Hours worthwhile

Jotted notes

Last week, even with the boom on our lockdown starting to be lowered, I stayed on song every day, and worthwhile hours resulted. I averaged close to my daily target of 7 hours on “real work,” plus my target of 2 hours on “other writing crap.” I put in 16 hours on an obscure but weighty thesis on Australia’s nuclear history (amazingly, I’ve done little work on that subject up to now). I almost got Chapter 2 into Kindle-print-ready mode. I almost completed the early history of Japan (why is it so hard)? I’ve a clear picture of next week’s work in mind. Although some of the week was grouchy work (the thesis taxed me), the reward right now is a feeling of quiet satisfaction.

Lexicon Big Year: May 22


May 22: Not easy to pronounce, Steven Poole’s rare word for today, but I love it: deipnosophist. According to him, it’s a very ancient Greek word that still finds a place in dictionaries, and it means “someone learned in the mysteries of the kitchen.” But it’s more than that. If you’re a deipnosophist, you’re a whiz-bang chef but also a “philosopher-eater,” someone who shines intellectually over a dinner party table. Dinner parties quickly bore me and I can cook but barely, but hey, I can dream of one day morphing into a deipnosophist.

What word has struck me over the last week or so? It’s distancing, that is, the verb distance and its associated noun. Until recently, we would “travel a long distance” but the verb, as in “I distance myself from him,” was rarely used. Now “social distancing” and “social distance” are lockdown commonplaces.

Source: A Word for Every Day of the Year by Steven Poole.

Writing Big Year: The bliss of early starts

Early rising

I’m one of the lucky ones. Around planet Earth, so many people face an ongoing pandemic of plague-like characteristics, of indefinite duration. My lockdown lasted six and a half weeks (strictly Victoria isn’t out of the woods and restrictions remain, but my psyche rocketed out of strict isolation last Thursday). I spent a month of my lockdown half-working, vaguely anxious, forever needing to reassure myself with treats and laziness. But towards the end, something in my mind shifted and I clicked into a productive work mode that is heavenly. So … it’s dark outside. I’m back from my jog amongst a handful of cars and no other pedestrians. I approach my workspace, a welcoming sliver of light amidst the blackness of night. Inside, pen and paper and desktop await. The work awaits. Bliss hums in the air.


No more lockdown

There isn’t such a word but that’s what I’m doing. Here in Melbourne the lockdown has begun to be eased. Five people to your home … that doesn’t sound like much but it let us go see our local grandchildren yesterday for the first time in two months. Emotionally, that feels so much like a release, that I’m ceasing the daily “Lockdown” posts on this blog site. Those 46 Lockdown posts were nothing profound, just a means of prodding me to be attentive to the strangeness of the Covid-19 times. At the same time, I’m ceasing the daily “Defiance” posts on my other blog (an example here); those 43 posts were similarly aimed at keeping the flame of climate action burning. From today onwards, lockdown no longer imprisons me.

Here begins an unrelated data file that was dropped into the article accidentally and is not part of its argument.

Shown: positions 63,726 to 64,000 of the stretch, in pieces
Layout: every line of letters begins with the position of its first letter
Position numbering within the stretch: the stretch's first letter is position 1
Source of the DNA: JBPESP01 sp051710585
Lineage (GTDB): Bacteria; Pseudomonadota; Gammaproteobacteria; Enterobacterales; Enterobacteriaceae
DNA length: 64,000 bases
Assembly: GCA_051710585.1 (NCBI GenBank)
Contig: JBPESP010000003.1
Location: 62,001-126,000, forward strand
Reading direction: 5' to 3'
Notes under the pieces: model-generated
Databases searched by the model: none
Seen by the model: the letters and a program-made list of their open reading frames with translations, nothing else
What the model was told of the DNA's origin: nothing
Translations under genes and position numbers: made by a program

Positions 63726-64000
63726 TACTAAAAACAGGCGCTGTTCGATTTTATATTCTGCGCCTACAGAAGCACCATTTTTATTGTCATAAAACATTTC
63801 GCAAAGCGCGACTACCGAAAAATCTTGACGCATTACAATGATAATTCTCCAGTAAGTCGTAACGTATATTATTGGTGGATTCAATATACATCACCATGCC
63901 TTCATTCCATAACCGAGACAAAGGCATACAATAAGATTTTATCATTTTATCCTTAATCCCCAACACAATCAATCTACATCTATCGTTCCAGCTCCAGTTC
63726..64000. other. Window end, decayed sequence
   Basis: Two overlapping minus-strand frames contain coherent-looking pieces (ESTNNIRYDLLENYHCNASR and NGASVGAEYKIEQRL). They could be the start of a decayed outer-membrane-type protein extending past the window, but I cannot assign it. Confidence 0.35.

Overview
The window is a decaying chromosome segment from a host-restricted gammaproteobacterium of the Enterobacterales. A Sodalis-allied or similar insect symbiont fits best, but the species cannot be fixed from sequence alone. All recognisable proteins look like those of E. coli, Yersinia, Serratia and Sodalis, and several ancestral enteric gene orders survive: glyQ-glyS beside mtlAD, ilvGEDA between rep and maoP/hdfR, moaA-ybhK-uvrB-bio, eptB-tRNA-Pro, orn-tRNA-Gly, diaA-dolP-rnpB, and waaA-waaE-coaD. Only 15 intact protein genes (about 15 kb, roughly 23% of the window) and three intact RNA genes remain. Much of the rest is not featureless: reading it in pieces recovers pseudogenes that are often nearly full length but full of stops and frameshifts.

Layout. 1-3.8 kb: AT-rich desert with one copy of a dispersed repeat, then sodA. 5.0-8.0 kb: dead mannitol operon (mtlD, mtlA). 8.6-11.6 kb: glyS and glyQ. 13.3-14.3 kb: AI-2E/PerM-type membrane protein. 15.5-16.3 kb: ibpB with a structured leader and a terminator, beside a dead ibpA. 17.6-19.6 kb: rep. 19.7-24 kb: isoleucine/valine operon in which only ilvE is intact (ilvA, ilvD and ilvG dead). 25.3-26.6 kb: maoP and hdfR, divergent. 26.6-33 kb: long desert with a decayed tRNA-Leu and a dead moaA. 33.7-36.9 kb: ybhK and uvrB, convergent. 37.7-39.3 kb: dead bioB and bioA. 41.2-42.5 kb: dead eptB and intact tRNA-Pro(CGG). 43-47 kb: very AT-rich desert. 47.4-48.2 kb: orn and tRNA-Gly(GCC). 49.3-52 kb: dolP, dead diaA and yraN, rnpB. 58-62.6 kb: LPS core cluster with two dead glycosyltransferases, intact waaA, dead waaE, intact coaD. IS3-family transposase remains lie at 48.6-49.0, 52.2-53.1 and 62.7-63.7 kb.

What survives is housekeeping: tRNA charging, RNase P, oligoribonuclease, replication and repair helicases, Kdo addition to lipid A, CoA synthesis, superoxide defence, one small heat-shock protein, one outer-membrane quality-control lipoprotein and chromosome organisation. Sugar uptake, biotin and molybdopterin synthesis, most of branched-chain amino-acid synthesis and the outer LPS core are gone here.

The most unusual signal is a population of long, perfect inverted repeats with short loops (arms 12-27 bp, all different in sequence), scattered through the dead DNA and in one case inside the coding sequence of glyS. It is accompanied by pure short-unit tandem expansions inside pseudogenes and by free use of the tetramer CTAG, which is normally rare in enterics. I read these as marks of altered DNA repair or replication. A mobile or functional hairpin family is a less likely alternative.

Lexicon Big Year: May 14


May 14: Poole surfs back to the 1600s and 1700s for a logodaedalus, someone who is “a cunning wordsmith.” Oh, here in Australia, that’s a term we’d assign to the crossword maestro David Astle. I love logodaedalus but I’ll surely never use the word.

I read in an Australian Financial Review article by Christopher Joye about his “clients that are prepared to bet against hysteria and exploit the ineluctable regression to the mean in financial spreads.Ineluctable? I’d heard the word but what exactly does it mean? Well, it seems the dictionary definition is “unable to be resisted or avoided; inescapable.” Is ineluctable better than “inescapable”? I think that when it is employed (and it shouldn’t be used every day), yes, ineluctable is a brilliant choice.

Source: A Word for Every Day of the Year by Steven Poole.

2020 recast


We’re not out of lockdown yet but in my mind and heart, I’m now calling myself free. Free to look forward. Free to embrace a fervent future. Free to dream big.

After a month-plus of hiding and indulging, I now gaze outward. I wake up early. I strive.

Within the swirling chaos of everyday life, my Big Decade skeleton overlaying 2020 will be two big years, the Writing Big Year launched yesterday, and the continuing, trivial-but-uplifting Lexicon Big Year.

How I wish the rest of 2020 spanned twelve months, not merely eight!